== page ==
News Article

III-V Industry Stocks Reach Bottom?

The NASDAQ stock exchange has lost 40% of its value in the last 12 months, and the shares of most III-V players have fared worse. Well chosen acquisitions and manufacturing efficiency separate the winners and losers, finds Andy Extance.

The entire world has struggled against recession over the past year, and compound semiconductor companies were not immune. Across the community, management and employees have counted the cost of lost jobs, restructured operations and dramatic revaluations.

But the financial storm has not affected all equally. Some markets and companies have proven to be fitter than others and kept their head above the rising tide of trouble. Can they now emerge from the past 12 months of cost-cutting and sprint ahead of their rivals? If so, who are the likely winners? Despite the damage inflicted by the downturn on the confidence of the general public in investors, comparing share prices reveals a lot about who is poised to prosper.

That the share prices of just two companies in Compound Semiconductor s 20 key stocks have gone up over the past year reflects the level of the crisis. The NASDAQ composite stock market index fell by nearly 40% over the same period.

For those companies unfortunate enough to have been hit by additional complications the plunge has been much greater. Three have lost more than 70% of their stock market value. At the very bottom, if you had put all of your savings into AXT in May 2008, you would now have less than 17% of your original investment. Since then, the three Chinese joint ventures that had previously boosted the Fremont, CA, company s business by providing cheap gallium, arsenic and germanium have presented difficulties.

While LED makers couldn t manufacture quickly enough for the eye-catching displays at the Beijing Olympics, AXT was paralyzed by material shipping restrictions imposed by the Chinese government during the games. More recently the global recession ground the aluminum plant that houses and supplies power to a gallium-producing joint venture to a halt. These events combined with the fall in demand from handsets that tumbled AXT s revenues from $19.6 million in the first three months of 2008 to $7.7 million for the same period in 2009. With this sales contraction it seems hardly surprising that AXT has seen the biggest drop in share price in the III-V sector this year, and former CEO Phil Yin left the company in March.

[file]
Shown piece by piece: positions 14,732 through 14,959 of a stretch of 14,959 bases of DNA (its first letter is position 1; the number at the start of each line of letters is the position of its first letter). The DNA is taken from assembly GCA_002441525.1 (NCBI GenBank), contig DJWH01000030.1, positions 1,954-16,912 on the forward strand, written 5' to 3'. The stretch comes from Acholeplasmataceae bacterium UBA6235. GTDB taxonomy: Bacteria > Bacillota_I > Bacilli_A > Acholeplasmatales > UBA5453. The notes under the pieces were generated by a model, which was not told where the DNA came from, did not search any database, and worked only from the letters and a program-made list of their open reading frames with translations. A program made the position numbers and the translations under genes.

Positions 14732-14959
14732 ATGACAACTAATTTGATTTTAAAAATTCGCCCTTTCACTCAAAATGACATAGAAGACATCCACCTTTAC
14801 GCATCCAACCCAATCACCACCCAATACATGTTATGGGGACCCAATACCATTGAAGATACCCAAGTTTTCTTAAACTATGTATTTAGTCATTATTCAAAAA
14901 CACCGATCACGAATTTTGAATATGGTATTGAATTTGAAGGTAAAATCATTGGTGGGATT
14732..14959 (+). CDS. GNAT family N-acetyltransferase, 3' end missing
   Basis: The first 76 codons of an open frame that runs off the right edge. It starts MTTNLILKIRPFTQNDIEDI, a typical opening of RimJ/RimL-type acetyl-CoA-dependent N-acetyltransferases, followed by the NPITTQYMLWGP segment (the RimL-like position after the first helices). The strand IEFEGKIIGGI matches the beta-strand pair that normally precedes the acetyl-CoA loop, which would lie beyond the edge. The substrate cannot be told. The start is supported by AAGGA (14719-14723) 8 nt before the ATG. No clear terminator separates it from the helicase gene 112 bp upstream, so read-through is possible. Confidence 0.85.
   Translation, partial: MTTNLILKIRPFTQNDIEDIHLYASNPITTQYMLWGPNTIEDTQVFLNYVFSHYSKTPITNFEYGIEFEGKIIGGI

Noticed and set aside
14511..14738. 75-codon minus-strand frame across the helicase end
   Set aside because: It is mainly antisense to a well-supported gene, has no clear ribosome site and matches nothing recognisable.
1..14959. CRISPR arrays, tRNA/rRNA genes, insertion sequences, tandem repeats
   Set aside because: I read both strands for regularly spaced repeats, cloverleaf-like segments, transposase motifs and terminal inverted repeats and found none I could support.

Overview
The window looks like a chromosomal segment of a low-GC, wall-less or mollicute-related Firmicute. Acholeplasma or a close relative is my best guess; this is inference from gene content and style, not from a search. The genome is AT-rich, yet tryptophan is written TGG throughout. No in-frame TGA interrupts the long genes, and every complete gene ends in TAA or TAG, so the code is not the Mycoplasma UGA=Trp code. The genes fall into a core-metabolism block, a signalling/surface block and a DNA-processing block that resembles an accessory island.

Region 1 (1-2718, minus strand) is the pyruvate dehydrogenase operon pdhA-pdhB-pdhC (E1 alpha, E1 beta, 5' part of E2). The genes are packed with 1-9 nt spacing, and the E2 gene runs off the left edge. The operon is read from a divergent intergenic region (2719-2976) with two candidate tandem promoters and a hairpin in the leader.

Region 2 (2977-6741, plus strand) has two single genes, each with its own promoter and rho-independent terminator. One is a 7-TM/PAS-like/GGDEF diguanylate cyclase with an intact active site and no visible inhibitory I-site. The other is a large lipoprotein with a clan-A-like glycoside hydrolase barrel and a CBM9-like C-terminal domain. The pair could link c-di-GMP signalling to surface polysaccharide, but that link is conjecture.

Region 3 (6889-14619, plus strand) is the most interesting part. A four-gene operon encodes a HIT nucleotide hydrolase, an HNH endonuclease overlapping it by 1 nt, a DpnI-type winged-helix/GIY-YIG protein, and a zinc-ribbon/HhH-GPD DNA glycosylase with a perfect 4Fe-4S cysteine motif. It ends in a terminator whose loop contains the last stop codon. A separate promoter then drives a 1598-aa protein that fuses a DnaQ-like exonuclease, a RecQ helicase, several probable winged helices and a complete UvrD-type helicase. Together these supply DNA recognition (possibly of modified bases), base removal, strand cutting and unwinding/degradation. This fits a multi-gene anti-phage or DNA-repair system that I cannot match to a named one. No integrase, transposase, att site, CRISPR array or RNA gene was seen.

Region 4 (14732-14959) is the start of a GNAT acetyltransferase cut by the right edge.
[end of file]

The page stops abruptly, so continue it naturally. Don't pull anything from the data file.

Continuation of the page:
Although Emcore would have been almost as disastrous an investment, wiping nearly 80% off its May 2008 share price, the firm has enjoyed a comparatively quiet year. The extent of the Albuquerque, NM, company s fall in value is perhaps best understood by the phenomenal rise of its share price from a low of $4.60 to a high of $15.90 in the previous year. With shares sliding to $1.26 on April 30 it looks like the III-V solar business that originally gained it attention from investors has continued to lose credibility.

Written off?
Wounded power amplifier (PA) maker Anadigics completes the industry s most troubled trio. Its problems began as far back as late 2007, when it was unable to fulfill customer orders. Handset manufacturers then built up buffers of stock before switching to other suppliers early in summer 2008.

Mario Rivas has since replaced Bami Bastani as CEO and tightened up production at the company s Warren, NJ, fab. Perhaps in response to this – and the company s boasts of industry-leading PAs that are winning business back – Anadigics share price is now recovering after reaching a bottom on March 9. However, that date also marks the nadir for many of the other leaderboard companies.